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28
September2017
ICO – what is it?

ICO – what is it?

The development of digital economy and cryptocurrencies has given birth to a new fund-raising tool called Initial Coin Offering or ICO. How does it work? What goals does it pursue? Which stages does it undergo?

What is an ICO?

The term was created by analogy with the well-known notion of IPO – Initial Public Offering. The difference is that during the ICO process, cryptocurrency tokens are issued instead of securities.

In fact, tokens are similar to cryptocurrencies, but have some significant distinctions. A company that issues tokens can provide them with speculative value only. In other words, token holders do not receive any privileges except the possibility to sell tokens at a higher price on exchange. In this case, tokens don’t differ from cryptocurrencies.

However, companies can also equal their tokens with shares. Such tokens can generate dividends, allow holders to take part in the company management and get other bonuses, envisaged in the public offering.

What’s the purpose of ICOs?

The issuance of tokens always pursues one goal – to attract investments for business development. Usually, ICOs are chosen by startups that, in the best case scenario, have a good concept, but don’t have funds for implementation. They issue tokens and sell them on a cryptocurrency exchange for digital currencies (Bitcoin, Ethereum, and others) or fiat money (usually dollars or euros). Then, the raised funds go for development, marketing, and salaries.

ICO stages

  • Announcement. A startup, willing to raise funds through an ICO, needs to announce itself. Everything starts from the announcement of the concept in the cryptocurrency community. It can be made on such community forums as Bitcoin Talk, Reddit, and others. Startup representatives start a topic to present the project: they describe the general idea, goals, development stages, and potential benefits for investors. It often happens that major investors get interested at this stage.
  • Public offer. This stage is sometimes called Pre-ICO. The startup already knows the interested investors and starts preparing the agreement. The document stipulates all project nuances: investment sum, liability terms, timeframes, and other important aspects. In accordance with the agreement, investors transfer funds to the startup and receive a definite number of tokens, which they can use at their own discretion.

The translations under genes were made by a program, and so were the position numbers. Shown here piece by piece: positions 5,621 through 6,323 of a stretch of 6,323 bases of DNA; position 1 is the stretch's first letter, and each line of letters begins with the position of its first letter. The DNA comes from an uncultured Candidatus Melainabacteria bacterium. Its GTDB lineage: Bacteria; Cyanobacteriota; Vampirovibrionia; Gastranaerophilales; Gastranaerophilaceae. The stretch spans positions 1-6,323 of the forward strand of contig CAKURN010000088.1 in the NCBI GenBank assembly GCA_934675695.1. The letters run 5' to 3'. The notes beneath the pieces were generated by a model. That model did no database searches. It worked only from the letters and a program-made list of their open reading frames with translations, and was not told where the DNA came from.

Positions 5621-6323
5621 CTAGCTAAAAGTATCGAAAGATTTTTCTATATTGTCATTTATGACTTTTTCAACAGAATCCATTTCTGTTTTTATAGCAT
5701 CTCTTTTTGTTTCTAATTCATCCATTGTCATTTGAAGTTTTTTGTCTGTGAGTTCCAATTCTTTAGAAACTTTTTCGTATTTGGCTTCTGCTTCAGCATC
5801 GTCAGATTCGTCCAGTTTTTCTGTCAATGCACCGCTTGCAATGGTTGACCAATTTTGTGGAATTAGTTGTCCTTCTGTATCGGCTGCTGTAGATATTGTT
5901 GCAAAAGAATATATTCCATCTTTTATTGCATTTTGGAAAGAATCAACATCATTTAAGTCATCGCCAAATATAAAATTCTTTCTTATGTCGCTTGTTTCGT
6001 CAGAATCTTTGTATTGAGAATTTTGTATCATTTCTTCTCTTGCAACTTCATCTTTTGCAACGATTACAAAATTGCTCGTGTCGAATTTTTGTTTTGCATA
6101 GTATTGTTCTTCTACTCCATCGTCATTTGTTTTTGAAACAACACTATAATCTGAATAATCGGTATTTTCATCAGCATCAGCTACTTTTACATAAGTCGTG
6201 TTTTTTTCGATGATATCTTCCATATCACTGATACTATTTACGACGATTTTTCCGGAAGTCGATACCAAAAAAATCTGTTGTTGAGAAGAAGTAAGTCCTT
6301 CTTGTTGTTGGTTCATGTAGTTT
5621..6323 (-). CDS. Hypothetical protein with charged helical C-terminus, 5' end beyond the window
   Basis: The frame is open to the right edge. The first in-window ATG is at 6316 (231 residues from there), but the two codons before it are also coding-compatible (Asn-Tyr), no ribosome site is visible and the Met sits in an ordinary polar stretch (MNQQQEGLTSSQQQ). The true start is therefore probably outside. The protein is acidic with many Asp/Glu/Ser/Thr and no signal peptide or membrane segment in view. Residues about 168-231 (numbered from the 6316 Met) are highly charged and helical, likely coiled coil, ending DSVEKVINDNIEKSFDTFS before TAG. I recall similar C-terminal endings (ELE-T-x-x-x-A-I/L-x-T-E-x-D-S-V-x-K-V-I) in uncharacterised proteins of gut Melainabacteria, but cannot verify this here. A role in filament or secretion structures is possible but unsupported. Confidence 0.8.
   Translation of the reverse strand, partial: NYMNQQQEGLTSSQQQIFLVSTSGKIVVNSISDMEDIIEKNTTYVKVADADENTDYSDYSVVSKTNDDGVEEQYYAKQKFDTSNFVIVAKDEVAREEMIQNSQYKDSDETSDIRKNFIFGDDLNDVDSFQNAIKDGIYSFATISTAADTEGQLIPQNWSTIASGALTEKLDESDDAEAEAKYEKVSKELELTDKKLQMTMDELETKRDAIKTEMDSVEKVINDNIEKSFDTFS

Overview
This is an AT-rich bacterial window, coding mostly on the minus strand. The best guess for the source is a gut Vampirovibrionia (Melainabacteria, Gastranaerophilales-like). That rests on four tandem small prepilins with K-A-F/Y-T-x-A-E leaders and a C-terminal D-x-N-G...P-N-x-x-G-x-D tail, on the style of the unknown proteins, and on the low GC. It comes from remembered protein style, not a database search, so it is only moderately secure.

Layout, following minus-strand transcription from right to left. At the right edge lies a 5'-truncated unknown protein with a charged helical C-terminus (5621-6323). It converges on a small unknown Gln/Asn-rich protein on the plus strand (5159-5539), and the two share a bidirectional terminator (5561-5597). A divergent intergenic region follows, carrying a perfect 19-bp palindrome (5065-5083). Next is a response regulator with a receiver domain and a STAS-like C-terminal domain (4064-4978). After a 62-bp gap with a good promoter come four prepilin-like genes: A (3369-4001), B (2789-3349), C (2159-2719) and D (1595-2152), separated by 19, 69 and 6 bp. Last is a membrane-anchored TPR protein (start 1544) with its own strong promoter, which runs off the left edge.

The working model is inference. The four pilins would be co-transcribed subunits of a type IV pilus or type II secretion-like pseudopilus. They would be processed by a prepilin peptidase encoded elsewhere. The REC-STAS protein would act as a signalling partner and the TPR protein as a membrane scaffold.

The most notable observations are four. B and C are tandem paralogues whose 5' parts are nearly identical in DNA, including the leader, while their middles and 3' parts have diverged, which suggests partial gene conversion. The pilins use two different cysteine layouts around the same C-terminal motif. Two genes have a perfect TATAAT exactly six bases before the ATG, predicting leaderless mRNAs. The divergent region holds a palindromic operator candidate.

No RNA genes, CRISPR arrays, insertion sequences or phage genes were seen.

• PR campaign. To attract the wide audience, companies often turn to PR agencies to launch an advertising campaign. An adequate PR strategy can boost the efficiency of the ICO.
  • ICO. The startup makes arrangements with the selected cryptocurrency exchange and launches tokens for trading. After the minimum sum is raised, the startup has to start fulfilling the contractual obligations. It is important to sustain the functionability of the platform and payment processing system at this stage. Usually, the PR campaign is still running during the stage.

What’s the difference between ICO and IPO?

Tokens issued by a startup are launched on a cryptocurrency exchange. Shares issued by a company are traded on a traditional stock exchange. Traditional IPO is very expensive and costs at least $200,000. Whereas, an ICO can require $10,000-$20,000. At the same time, ICOs can turn out to be significantly more effective than IPOs. 

The largest ICOs raise tens of millions of dollars within few days:

  • the most successful ICO was held by Tezos. The company raised $232 million with $206 million invested just in the first four days after the ICO launch;
  • EOS company managed to raise $170 million in five days;
  • Bancor startup raised $153 million not even having a clear business plan;
  • The DAO managed to raise $150 million, one third of which was stolen by hackers.

Risks

The main dangers of losing money that investors can face are connected with the unregulated nature of ICOs. Today, not a single country has officially introduced rules for holding ICOs. Even the USA, where the Securities and Exchange Commission has equaled ICOs with IPOs, has not introduced any further changes.

As a result, there are risks to lose the invested funds. Some startups, not burdened with obligations, can simply take the money and go on a vacation. And there will be no way to bring them to responsibility, as there are no laws that regulate ICOs.

Investors often invest money without looking through the business plan and analyzing the startup’s activity. Many hope to gain income by selling the purchased tokens at a higher price, but that does not always happen.

Nevertheless, the global financial community acknowledges the existence of the problem and is trying to solve it. Some countries are preparing legislative changes. Besides, there are startups that create platforms for holding ICOs with rules and restrictions.

Conclusion

ICO is a tool that will continue gaining popularity. Its advantages can outweigh disadvantages. However, investors should take a very careful approach to ICOs. It is necessary to profoundly analyze the project’s team, the substance of the proposal, options for satisfaction of liabilities, and the business strategy.

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